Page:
The following post was originally published in a school magazine and newsletter in December 2013.
“No one is born hating another person because of the color of his skin, or his background, or his religion. People must learn to hate, and if they can learn to hate, they can be taught to love, for love comes more naturally to the human heart than its opposite.”- Nelson Mandela, Long Walk to Freedom
“What counts in life is not the mere fact that we have lived. It is what difference we have made to the lives of others that will determine the significance of the life we lead.” – Nelson Mandela
Last Friday morning, upon arriving at school, I made my way to the staff room as normal. Friday is the day that the teachers have a brief early morning meeting to discuss upcoming events at the school. It was during the short walk to the staff room that I heard the beep that indicated my phone had a message. Looking down I read the newsflash that had just arrived from the Guardian newspaper – Nelson Mandela had died at the age of 95.
This should not have really been a shock; the news emanating from South Africa for a while had been of Nelson Mandela’s failing health. He had now reached the age of 95 and his passing was inevitable at some point. Despite all this, it was with a feeling of a profound sense of loss that I entered the staff meeting that morning. This is unusual when you consider the fact that I had never even met the man and yet, judging by the news, there are millions of people around the world who feel exactly the same as I do, as though we have endured some sort of personal loss with his passing.
In education we often talk about things like respect, cooperation and resilience because they are values and character traits that can help students during the learning process but it is through great people like Nelson Mandela that we realise the true meaning of these words. Here is a man who spent all his adult life fighting to be respected and treated with dignity in the country of his birth. A man whose radical ideas about justice were met with violence by the ruling Government and who decided, initially, to meet that violence with acts of sabotage.
Here is a man who was sent to prison and was separated from his family for 27 years due to his unbreakable belief in the right to dignity and equal human rights for all races. He was released, unbowed, in February 1990. I remember coming home from school and watching the live coverage of Nelson and Winnie Mandela, leaving the prison, arms raised. I would have been the equivalent of a Year 7 student. I can remember thinking then what an incredible journey he had endured to arrive at that point; little did I know that it was just the beginning of an even more incredible journey for the man known by his followers as Madiba.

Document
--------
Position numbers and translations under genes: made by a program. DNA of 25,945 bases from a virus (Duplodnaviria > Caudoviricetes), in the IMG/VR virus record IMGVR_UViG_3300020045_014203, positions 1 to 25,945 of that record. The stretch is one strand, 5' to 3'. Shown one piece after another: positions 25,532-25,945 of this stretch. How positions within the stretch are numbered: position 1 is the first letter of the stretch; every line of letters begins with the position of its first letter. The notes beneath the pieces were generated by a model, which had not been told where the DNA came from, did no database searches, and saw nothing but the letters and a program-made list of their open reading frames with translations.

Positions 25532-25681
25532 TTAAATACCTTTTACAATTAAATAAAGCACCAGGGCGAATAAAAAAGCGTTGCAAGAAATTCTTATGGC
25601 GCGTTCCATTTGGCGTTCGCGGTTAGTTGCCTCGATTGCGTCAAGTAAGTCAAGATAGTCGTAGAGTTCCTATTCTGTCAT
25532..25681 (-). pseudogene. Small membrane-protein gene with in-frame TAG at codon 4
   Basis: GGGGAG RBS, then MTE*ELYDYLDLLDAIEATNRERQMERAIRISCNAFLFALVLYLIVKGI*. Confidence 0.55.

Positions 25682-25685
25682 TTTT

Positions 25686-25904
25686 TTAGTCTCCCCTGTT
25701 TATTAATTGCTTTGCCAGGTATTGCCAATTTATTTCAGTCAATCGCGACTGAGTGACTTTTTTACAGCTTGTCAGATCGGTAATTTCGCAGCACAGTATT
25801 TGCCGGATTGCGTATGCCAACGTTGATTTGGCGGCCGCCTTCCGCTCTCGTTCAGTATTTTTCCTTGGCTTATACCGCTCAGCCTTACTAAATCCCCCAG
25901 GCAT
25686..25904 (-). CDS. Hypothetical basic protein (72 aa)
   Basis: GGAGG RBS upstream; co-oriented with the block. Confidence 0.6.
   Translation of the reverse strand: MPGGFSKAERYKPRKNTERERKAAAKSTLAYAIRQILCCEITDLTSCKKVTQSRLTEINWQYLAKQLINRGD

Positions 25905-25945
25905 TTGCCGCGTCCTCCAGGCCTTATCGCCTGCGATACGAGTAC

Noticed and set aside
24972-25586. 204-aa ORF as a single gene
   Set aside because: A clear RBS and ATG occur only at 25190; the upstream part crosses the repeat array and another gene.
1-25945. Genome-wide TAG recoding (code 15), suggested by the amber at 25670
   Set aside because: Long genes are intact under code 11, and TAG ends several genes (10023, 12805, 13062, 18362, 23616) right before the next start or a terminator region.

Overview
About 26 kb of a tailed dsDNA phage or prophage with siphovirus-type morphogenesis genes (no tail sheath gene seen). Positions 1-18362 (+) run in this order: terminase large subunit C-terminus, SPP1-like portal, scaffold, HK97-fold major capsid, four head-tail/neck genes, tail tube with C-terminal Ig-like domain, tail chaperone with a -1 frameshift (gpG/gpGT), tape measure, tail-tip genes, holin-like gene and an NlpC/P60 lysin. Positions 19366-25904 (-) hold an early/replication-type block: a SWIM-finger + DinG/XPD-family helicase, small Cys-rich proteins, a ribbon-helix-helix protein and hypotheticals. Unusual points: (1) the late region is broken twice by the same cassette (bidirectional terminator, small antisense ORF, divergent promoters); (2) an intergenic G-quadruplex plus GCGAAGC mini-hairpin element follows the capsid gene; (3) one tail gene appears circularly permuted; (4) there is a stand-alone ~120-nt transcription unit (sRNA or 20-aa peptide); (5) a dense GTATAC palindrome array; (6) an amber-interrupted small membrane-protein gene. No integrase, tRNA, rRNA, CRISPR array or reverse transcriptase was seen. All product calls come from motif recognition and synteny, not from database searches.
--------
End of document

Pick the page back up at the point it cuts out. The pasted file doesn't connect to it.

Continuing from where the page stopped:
Having secured his release from prison on his own terms, Nelson Mandela eventually went on to win the first truly free and democratic elections in South Africa, another event I remember watching live on television. Who could have blamed him, once he had become President, if he had used his new position of power in South Africa, to exact revenge upon the people who had treated him and his followers so abominably for all those years? That, after all, would have been the human thing to do. Instead, it was here that he showed true greatness; far from exacting revenge, this proud and humble man sought to reach out to those who had most abused him, and embraced them in the spirit of forgiveness and reconciliation. Much to the surprise of many, he talked about a South Africa for all races and for all people and encouraged both the white and black communities of his country to build a ‘rainbow nation’ of unity.
These were not just empty gestures designed to appease an uncertain population; Mr Mandela set the example and walked the walk when it came to reconciling himself with his enemies and forgiving them. He invited his former jailer to attend his presidential inauguration as a VIP guest and he invited the man who led the state’s case against him in 1964, calling for the imposition of the death penalty, to lunch at the presidency.
There is also the moving story, told in the film ‘Invictus’ of how Nelson Mandela used the 1995 Rugby World Cup to publicly embrace, the Springboks, to make the gesture that everyone was welcome in Nelson Mandela’s South Africa. As Desmond Tutu put it, the image of Mandela stepping out for the Rugby World Cup Final with captain Francois Pienaar’s No 6 Springbok jersey on, was a gesture that did more for nation building and reconciliation than any number of politician’s speeches.
It could have all been so different. No one expected a peaceful transition from the apartheid era South Africa. One only has to look at Zimbabwe to see the way things could have turned out. However, with his trademark humility, good nature and patience, Madiba was able to deliver the unthinkable; the possibility of a nation built on unity and respect rather than division and inequality.
So it is only right that we take the time to remember this remarkable man and pause to think about the universal lessons he taught us during his momentous life.
It is a little known fact that the work Nelson Mandela was forced to undertake in a limestone mine everyday, while he was a prisoner, left him with damaged tear ducts that meant he was unable to cry, until he had corrective surgery in 1994. Who could blame us if, on Sunday 14th December when he is finally laid to rest, we shed a few of the tears that for so long, he was unable to.
Goodbye Madiba, we will miss you.